There have been a lot of luxuries added to casinos over the years—stage shows, restaurants, free drinks, and dramatic scenery to name just a few. But a casino is just a place that houses gambling activities and, at its core, makes money through the use of luck and chance. And, despite the millions of bets placed each year and billions of dollars raked in by casinos each year, there is one thing that remains a constant: The house always wins.
Gambling is a highly social activity, with people directly interacting with each other at games of dice or cards or indirectly observing the action at table games. In many ways, the social aspect of gambling is what separates it from other forms of wagering, such as Internet gambling or lottery games.
As such, it’s no surprise that casinos are designed around noise and light to stimulate and entice players. Tables are close together and the noise level is often very high, with players shouting encouragement or cheering the roll of a die. The tables are also equipped with cocktail waitresses and nonalcoholic drinks are readily available for patrons.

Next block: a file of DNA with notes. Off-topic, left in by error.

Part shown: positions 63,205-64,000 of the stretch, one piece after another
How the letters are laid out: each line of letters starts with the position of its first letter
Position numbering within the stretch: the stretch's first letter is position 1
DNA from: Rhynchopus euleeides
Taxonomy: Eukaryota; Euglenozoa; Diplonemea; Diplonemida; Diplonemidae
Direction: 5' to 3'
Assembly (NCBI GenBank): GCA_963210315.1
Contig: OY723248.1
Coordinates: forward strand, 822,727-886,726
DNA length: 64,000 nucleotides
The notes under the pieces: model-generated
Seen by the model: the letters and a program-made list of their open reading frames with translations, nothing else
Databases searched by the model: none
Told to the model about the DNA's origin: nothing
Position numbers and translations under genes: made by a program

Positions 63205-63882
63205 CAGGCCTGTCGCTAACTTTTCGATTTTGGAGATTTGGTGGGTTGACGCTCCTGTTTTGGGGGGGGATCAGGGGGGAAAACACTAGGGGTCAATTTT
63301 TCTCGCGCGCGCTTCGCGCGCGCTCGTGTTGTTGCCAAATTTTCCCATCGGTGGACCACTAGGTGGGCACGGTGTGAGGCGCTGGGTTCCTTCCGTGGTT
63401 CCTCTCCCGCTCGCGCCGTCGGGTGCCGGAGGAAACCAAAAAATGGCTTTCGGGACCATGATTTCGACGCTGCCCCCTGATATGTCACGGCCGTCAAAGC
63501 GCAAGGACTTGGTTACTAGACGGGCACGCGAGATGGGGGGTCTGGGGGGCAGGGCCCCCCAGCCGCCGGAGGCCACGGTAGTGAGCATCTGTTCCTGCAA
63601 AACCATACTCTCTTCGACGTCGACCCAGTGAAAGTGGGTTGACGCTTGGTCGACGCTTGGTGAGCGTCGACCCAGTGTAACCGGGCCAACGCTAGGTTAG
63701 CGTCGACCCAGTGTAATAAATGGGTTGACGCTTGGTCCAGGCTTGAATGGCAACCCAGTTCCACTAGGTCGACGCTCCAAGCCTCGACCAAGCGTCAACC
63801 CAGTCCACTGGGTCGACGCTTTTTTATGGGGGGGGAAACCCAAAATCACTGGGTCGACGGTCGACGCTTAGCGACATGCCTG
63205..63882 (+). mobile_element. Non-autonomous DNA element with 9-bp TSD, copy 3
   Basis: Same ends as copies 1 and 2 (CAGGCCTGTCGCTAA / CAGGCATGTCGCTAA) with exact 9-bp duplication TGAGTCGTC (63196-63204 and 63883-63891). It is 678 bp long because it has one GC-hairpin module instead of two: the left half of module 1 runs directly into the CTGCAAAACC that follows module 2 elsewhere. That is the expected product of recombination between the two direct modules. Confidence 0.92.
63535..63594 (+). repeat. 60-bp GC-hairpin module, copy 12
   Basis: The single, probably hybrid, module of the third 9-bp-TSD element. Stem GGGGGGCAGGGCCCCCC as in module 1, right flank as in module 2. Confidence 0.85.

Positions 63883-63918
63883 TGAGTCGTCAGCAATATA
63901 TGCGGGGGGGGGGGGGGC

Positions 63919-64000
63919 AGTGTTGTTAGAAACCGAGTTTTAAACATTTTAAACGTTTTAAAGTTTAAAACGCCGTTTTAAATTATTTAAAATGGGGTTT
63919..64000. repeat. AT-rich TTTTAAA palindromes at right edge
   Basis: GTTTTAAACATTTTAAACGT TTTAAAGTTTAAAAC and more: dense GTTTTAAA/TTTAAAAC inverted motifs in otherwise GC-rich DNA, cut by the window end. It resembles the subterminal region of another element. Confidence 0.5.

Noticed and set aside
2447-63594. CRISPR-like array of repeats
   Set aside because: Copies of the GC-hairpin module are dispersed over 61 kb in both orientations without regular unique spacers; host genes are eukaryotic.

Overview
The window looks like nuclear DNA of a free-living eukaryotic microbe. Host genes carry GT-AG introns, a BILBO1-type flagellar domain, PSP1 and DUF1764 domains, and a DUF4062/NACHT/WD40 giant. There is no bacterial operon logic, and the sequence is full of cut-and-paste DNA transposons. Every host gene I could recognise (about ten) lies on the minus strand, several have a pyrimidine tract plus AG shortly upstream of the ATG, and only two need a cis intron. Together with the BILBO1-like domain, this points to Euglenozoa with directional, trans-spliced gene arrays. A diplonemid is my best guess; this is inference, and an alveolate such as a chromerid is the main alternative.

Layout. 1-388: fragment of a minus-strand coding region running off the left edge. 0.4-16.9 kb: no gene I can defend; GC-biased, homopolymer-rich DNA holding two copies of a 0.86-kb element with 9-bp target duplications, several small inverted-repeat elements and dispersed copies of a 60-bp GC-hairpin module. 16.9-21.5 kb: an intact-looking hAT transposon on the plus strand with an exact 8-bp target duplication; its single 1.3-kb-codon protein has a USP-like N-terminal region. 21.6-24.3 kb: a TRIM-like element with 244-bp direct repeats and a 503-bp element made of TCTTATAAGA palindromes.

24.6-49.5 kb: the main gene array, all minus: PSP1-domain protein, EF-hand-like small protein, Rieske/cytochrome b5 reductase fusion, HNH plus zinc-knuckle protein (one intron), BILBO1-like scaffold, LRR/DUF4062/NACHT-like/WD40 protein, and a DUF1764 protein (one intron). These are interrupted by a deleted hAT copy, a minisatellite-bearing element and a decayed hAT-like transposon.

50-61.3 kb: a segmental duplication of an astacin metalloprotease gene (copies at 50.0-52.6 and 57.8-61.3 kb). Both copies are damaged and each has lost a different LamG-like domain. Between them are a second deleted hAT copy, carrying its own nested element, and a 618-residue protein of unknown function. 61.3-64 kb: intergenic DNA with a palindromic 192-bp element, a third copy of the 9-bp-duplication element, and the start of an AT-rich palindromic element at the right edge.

Security is a major concern in casinos. Because of the huge amounts of cash handled within the confines of a casino, both employees and patrons may be tempted to cheat or steal, either in collusion or independently. To combat this, many casinos implement sophisticated security measures. For example, roulette wheels are monitored electronically to detect any statistical deviation from the expected results and electronic sleuthing is used in poker rooms to watch for a range of potential problems, including palming and marking cards.